a page of madness

film writing by nicholas vroman

After Lucia / Después de Lucía

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poster_despues-de-luciaMichel Franco’s sophomore directing effort, After Lucia, shows a major talent, perhaps the major talent in a generation, coming from Mexico’s rich cinematic landscape. The plot of the film revolves around the deep and troubling extensions of bullying getting way out of hand. But the whole megillah is informed and deepened by another tragedy, the death of the titular Lucia, mother of Ale (Tessa Ia), the bullied teenager, and wife of her father, Roberto (Hernán Mendoza). After Lucia opens with Roberto, visibly distraught, picking up a car from a wrecking yard. A la Kiarostami, there is a long sequence of Roberto driving and driving. He suddenly curses, get out of the car, abandoning it in the middle of the street. We will learn that this is the car that his wife died in. He ups and moves from Puerto Vallarta to Mexico City with his daughter in tow to rebuild his life and leave the locus of tragedy behind him. He embarks on opening a restaurant. In the meantime, Alejandra finds herself in a new high school. Pretty, smart, and of a certain class, she falls in with a small clique of rich kids, finding a set of new friends. At a party one night she has drunken sex with one of them, Jose (Gonzalo Vega Sisto), who captures it all on his cell phone, passing the evidence of his conquest to any of the high school gang who wants to see. This begins the slut shaming and bullying of this “easy” girl that quickly escalates into tragic consequences. Ale’s fate goes from bad to worse. Tessa Ia gives a spellbinding performance that makes the viewer understand how an otherwise intelligent and capable young woman can fall into abject submission to the humiliations and degradations that her abusers subject her to. As Ale becomes more and more abused, she shuts down and can’t communicate her torment to anyone, particularly to her father. Her father also, stuck in not dealing with his grief over the loss of his wife, fails to communicate or understand the clues of unhappiness his daughter gives. She ultimately escapes – physically – from her bullies, but the emotional damage remains. When the details of the bullying are revealed, Roberto rightly is enraged. He finds his revenge on Jose in a devastating final scene, a long-take shot that mimics the opening sequence. At this point, the harrowing personal tragedies of Roberto and Ale take on a profundity worthy of the tales the great Greek playwrights or the story of Isaac. Director Franco fills every shot with exacting detail, a multiplicity of emotional and narrative threads – and ultimately a moral depth that makes for a stunningly great movie.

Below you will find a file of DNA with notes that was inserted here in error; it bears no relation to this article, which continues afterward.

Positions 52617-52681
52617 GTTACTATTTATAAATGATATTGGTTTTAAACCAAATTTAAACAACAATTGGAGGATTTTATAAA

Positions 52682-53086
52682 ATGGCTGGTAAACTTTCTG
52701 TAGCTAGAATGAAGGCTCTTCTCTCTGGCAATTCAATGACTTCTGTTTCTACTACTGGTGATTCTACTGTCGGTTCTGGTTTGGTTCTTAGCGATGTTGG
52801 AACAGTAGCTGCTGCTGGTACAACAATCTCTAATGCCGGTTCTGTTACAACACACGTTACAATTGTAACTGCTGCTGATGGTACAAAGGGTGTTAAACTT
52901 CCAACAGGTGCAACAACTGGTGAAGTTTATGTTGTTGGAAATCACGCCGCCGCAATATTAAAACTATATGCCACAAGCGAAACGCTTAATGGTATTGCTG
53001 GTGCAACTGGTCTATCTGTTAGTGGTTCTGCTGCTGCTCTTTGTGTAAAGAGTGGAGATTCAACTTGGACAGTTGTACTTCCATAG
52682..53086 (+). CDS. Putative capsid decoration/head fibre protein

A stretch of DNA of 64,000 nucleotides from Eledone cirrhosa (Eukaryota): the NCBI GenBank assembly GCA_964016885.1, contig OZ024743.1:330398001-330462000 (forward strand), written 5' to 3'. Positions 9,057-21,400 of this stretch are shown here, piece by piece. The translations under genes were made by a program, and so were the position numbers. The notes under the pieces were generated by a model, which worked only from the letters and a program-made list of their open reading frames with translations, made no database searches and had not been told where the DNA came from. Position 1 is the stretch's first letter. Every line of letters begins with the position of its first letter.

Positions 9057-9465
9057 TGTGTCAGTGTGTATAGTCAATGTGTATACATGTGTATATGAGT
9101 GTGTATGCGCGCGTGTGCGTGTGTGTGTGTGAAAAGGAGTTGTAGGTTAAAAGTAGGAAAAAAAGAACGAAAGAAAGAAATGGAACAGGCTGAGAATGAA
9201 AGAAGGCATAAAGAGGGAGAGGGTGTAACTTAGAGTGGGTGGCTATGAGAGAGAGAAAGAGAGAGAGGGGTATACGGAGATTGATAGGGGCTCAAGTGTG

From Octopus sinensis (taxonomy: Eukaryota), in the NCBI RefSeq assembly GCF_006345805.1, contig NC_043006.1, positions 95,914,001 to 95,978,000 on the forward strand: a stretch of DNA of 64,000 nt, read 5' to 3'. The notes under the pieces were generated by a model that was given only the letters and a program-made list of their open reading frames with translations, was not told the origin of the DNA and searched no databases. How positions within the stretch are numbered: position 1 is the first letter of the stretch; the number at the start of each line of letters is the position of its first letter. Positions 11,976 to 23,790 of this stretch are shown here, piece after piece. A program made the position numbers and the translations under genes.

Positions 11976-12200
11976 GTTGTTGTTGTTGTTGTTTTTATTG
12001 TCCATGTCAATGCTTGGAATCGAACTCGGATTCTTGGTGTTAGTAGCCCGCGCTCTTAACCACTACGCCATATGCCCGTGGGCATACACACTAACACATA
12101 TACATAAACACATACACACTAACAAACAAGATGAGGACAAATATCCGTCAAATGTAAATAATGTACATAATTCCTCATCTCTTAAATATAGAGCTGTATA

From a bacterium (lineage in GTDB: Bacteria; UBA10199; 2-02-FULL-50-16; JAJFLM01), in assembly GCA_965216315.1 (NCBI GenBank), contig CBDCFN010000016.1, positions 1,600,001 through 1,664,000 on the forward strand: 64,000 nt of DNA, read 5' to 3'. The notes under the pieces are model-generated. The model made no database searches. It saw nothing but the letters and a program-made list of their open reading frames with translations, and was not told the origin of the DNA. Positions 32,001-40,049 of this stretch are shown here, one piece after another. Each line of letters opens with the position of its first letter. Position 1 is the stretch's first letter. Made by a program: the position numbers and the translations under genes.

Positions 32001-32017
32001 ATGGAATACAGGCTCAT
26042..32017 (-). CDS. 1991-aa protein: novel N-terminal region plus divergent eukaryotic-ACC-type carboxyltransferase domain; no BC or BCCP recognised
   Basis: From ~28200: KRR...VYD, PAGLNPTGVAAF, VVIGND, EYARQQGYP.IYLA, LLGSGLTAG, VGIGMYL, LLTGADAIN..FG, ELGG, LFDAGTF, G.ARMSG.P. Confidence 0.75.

Originally published in EL Magazine, November 2013.

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Written by Nicholas Vroman

October 31, 2013 at 11:31 pm

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